The 10 most covetable pieces for sale at Art Toronto
For local art obsessives, Art Toronto is the undisputed event of the year—a buzzy nexus of artists, gallerists and buyers, where collectors and museums drop big money to snap up pieces by established and emerging names. This year, the festival has moved to a digital model that runs until November 8, with a a few socially distanced in-person events held at some of the 100-plus participating galleries. For wannabe collectors bit by the Covid nesting bug, there are tons of striking pieces available, including affordable paintings from up-and-comers and blue-chip sculptures that cost as much as a down payment. Here are 13 works that could be gracing your living room this winter.
A wayward commuter
“Walking Woman in the Subway.” Photograph by Michael Snow, $9,200, Michael Gibson Gallery
The 91-year-old Toronto artist Michael Snow is known for his Walking Woman, a mirrored silhouette that he used to produce and place in conspicuous spots all over the city back in the ’60s. This photograph appeared in Snow’s book Biographie of the Walking Woman, which recorded many public interactions with the silhouette. The image is up for sale for the first time.
A tornado of limbs
“Best of Us.” Painting by Michael Nicoll Yahgulanaas, $4,800, Gallery Jones
The Haida artist Michael Nicoll Yahgulanaas is an award-winning contemporary painter whose large-scale works are fixtures at the Vancouver airport and UBC. He’s known as the father of “Haida-manga,” creating work influenced by the tradition of Haida iconography and Asian visual culture. This abstract watercolour hypnotizes viewers with its looping swirls and faces.
A moody arabesque
“As One IV.” Photograph by Brendan Fernandes, $6,000, Monique Meloche Gallery
In this piece, the Nairobi-born Canadian artist Brendan Fernandes examines how museums serve as cultural gatekeepers: for example, when African masks were first exhibited in French museums, they were stripped of their context in traditional ceremonies, depicted instead as primitive and uncivilized. Here, a graceful ballet dancer interacts with an African mask from a French museum, playing off the power struggle between different cultures.
An artistic un-masking
“Christ Pantocrator No13.” Painting by Moridja Kitenge Banza, $3,000, Galerie Hugues Charbonneau
In this series, Canadian-Congolese artist Moridja Kitenge Banza reproduces Christian iconography—except he replaces Christ’s face with African masks. It links the spread of Catholicism in the Democratic Republic of Congo with masks displayed in Western art museums devoid of context. The mask shown here is used among the Dan and neighbouring cultures to connect the wearer with the spirit world. Normally, it’s kept hidden, only brought out during special rituals.
A day in the life of a Whitehorsian
“Tenuous Balance of Hope and Meaning.” Painting by Joseph Tisiga, $4,800, Bradley Ertaskiran
This painting by Joseph Tisiga is both fantastical and banal at the same time, showing a surrealistic mix of mundane nature juxtaposed with mystic elements. Tisiga’s work explores the complex psychological, social, economic and cultural challenges facing Indigenous people today, all underscored by a “sublime nothingness” he experienced in Whitehorse, where he lived while working at a community youth organization.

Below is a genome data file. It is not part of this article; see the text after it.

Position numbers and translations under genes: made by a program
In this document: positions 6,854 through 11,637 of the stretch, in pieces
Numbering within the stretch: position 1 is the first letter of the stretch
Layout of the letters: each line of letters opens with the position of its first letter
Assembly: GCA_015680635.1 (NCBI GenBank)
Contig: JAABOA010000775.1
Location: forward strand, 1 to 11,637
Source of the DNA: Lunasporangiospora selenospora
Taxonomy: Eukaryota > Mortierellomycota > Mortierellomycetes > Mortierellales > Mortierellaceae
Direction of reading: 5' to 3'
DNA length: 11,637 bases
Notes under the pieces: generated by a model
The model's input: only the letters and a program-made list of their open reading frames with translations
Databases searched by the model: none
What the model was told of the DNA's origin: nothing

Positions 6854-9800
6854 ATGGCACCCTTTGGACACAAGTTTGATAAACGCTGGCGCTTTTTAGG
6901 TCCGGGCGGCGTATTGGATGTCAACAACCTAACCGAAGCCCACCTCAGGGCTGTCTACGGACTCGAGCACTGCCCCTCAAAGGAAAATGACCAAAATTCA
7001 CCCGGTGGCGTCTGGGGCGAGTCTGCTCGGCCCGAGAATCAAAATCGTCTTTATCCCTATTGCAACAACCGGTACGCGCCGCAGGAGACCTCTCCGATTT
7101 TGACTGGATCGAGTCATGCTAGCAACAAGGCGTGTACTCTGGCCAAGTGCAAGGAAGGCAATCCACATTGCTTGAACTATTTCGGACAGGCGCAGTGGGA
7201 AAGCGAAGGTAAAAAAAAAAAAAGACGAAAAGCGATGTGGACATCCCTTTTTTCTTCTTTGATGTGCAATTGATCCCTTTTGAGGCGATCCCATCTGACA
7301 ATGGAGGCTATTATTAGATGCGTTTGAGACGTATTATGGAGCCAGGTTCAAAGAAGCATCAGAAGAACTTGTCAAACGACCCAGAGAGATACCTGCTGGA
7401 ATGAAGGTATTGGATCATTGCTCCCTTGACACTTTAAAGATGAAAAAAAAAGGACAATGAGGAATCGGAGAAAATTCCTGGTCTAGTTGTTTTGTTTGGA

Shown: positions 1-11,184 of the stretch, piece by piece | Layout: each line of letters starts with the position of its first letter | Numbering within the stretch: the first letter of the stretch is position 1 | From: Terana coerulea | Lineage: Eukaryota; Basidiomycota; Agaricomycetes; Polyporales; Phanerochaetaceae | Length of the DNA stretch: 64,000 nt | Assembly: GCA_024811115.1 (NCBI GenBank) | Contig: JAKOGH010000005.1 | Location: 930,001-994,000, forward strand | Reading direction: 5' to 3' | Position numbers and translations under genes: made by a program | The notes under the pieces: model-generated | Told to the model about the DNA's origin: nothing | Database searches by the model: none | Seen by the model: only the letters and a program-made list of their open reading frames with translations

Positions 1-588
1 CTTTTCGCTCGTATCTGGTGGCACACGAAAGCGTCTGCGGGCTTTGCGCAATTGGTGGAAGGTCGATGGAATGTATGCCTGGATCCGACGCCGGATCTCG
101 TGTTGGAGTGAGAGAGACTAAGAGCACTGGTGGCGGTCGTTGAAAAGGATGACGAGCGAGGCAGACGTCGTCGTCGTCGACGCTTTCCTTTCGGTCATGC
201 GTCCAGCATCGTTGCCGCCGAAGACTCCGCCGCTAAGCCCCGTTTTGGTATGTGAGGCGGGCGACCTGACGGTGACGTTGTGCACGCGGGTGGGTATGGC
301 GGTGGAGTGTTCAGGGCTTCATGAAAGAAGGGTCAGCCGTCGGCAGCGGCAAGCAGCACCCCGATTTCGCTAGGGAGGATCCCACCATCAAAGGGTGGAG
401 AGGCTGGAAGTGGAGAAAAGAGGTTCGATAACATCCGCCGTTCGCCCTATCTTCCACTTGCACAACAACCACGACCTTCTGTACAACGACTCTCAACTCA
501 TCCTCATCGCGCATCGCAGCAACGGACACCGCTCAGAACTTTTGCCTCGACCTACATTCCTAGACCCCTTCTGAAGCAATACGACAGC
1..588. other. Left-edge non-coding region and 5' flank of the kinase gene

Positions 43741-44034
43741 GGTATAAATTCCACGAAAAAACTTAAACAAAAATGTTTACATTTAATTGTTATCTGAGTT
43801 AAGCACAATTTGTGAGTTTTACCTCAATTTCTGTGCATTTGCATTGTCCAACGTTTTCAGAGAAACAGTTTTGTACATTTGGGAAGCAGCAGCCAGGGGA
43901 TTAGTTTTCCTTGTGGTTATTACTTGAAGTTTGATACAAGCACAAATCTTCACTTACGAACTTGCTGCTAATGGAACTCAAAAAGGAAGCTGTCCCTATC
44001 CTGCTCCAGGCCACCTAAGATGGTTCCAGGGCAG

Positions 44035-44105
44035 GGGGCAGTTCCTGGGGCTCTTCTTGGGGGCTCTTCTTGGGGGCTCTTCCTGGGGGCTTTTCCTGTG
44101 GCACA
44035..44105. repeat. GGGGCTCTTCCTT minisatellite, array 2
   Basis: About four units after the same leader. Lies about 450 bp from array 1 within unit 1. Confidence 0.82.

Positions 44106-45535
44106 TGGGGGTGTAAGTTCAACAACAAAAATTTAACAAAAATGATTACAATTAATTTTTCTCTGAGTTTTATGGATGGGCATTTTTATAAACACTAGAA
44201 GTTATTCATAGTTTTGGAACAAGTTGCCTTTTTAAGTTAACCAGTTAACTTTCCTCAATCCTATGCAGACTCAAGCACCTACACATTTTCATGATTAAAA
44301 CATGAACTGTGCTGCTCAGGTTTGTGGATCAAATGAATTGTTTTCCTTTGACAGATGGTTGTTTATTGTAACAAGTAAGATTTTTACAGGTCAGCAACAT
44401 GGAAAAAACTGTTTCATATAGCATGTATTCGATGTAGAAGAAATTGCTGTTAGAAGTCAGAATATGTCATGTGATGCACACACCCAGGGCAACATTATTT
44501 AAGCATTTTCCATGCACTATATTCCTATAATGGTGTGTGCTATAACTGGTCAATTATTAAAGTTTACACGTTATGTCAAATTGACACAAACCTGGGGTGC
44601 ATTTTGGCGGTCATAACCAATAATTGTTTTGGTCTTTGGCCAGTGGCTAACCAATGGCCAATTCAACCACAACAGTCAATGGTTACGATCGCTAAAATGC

A token of forgiveness
“Apology Flower #1.” Collage and painting by Christian Butterfield, $1,800, Corkin Gallery
Toronto mixed-media artist Christian Butterfield originally began making his pieces as apology gifts to friends, lovers and acquaintances. In this collage, he paints an abstract flower over a seemingly random assortment of clippings and images cut out from issues of Time magazine—his preferred source material.
A pensive moment
“Untitled.” Photograph by Will Munro, $6,000, Paul Petro Contemporary Art
This photograph comes from the estate of Will Munro, a queer icon in Toronto who worked as a visual artist, restaurateur and social activist until he died from cancer in 2010. As an artist, he was known for fashioning pieces made from men’s underwear, and this image, produced in 2004 shows a model sporting a delicately stitched and beaded pair.
A constellation of beads
“Boundaries.” Photograph by Nadia Myre, $12,500, Art Mûr
Nadia Myre is a multidisciplinary artist of Algonquin heritage living in Montreal. In her previous work “Indian Act,” she recreated all 56 pages of that legislation with beadwork, using white beads to represent the words and red ones to represent white space. In this large-scale photograph, she returns to the material and zooms in on the texture and intricate patterns of the beads—which were used as decorative jewellery in Europe and as currency in the Atlantic slave trade—to help the viewer examine their cultural history.
A beautiful refraction
“Holding you as steady as I can.” Installation by Karilee Fuglem, $1,250, Pierre-François Ouellette Art Contemporain
For this piece, multidisciplinary Montreal artist Karilee Fuglem created a device that reflects rays of light wherever it’s installed. She thinks of her work as drawings made with space, air and light. The materials—in this case polyester, steel and thread—are meant to disappear into the space so as to represent the non-visible world. Says Fuglem: “They testify to the wonder that can be glimpsed anywhere—how a random bit of anything can light up and come alive.”
The politics of geometry
“Positions.” Painting by Nicolas Grenier, $12,500, Bradley Ertaskiran
Montreal-based painter Nicolas Grenier places recognizable diagrammatic shapes in colourful gradients to mimic political affiliation graphs and charts. While viewing the artwork, visitors are provided with an Approval Matrix sheet—via PDF for online visits—to map their positions on the current state of the world and where it’s headed.